The task is monolingual automatic term extraction (ATE), without distinctions between term types. Participants will be provided with all corpora and annotations, except for the ones on heart failure, which are the test corpora. Participants are free to use the other corpora in whatever way they see fit to improve their system (obtain POS-patterns, use them as training and/or development data, determine optimal threshold values, etc.). Both training and test corpora are annotated following the same protocol. Participants also know the number of annotated terms in the test corpora (mentioned both here and in the dedicated paper).
There will be 3 separate tracks per language and participants can enter in one or multiple tracks. NOTE: the original distinction between open and closed tracks has been dropped!
Submission & Evalution
> Submission format: TXT-file, one candidate term per line
> Scoring: precision recall, and f1 score will be calculated twice: once including and once excluding Named Entities
> Ranking: participating teams will be ranked based on f1-scores (leading to two rankings, one including and one excluding Named Entities)
During the testing phase, all participants will get access to the corpus on heart failure, without the annotations, and will have to send a list of all automatically extracted term candidates for evaluation.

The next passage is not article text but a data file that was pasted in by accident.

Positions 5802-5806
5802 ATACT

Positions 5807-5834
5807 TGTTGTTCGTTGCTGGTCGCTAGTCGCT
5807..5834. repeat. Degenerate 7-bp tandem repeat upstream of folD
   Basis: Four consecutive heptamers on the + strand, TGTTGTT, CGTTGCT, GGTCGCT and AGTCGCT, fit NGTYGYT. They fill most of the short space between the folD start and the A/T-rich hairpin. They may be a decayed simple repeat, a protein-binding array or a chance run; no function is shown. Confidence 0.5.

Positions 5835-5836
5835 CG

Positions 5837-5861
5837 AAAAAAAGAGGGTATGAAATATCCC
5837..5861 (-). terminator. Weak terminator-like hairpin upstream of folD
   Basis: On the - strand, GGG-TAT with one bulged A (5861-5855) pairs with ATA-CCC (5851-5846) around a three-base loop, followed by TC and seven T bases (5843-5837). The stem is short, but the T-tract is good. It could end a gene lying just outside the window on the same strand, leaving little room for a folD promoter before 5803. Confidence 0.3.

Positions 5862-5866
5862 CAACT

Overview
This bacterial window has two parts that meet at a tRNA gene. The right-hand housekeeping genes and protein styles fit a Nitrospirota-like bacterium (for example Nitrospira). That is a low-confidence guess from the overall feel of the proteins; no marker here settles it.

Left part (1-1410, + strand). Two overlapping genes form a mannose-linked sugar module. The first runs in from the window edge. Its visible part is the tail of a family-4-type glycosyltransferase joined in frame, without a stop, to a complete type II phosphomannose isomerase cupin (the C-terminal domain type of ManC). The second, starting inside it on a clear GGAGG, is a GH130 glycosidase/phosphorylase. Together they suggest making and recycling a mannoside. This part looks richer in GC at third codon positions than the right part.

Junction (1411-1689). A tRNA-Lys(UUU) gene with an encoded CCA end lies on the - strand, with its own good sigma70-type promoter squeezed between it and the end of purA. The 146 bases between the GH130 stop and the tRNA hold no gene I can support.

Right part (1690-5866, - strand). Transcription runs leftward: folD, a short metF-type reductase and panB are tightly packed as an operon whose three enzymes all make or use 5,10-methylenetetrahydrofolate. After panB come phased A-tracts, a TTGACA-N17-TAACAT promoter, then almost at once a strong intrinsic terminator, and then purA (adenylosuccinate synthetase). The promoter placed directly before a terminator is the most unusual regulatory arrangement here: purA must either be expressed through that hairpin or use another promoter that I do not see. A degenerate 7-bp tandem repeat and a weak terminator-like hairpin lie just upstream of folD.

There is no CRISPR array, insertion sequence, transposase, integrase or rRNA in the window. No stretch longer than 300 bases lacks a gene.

Moreover, we encourage participants to report their scores on the other (training) corpora as well. Finally, all participants will be requested to fill out a form to answer some basic questions about their methodology, to further promote comparisons and discussion. These questions will concern the use of machine learning, the use of external resources, POS-patterns, rule-based filtering, etc.
Casing, POS-tagging, & Lemmatisation
True-casing, POS-tagging & lemmatisation are non-trivial tasks but not the focus of this edition of TermEval. Therefore, all data will be lower-cased, non-lemmatised, and with only one entry per term. For example, the English corpus on dressage contains the term “bent” (verb – past tense of “to bend”), but also “Bent” (proper noun – person name). While both capitalisation and POS differ, and “bent” is not the lemmatised form, there will be only one entry: “bent” (lowercased) in the gold standard (other full forms of the verb “to bend” have separate entries, if they are present and annotated in the corpus). Systems that do offer lemmatisation should take care to submit the full forms for the evaluation, rather than only the lemmatised form.
We do acknowledge that true-casing, POS-tagging, and lemmatisation are all important problems and that being able to handle these issues is a great advantage for any ATE tool. Therefore, these issues can definitely be discussed and taking into account, but for the sake of transparency, the final f1-scores will be calculated on the lower-cased, unlemmatised gold standard.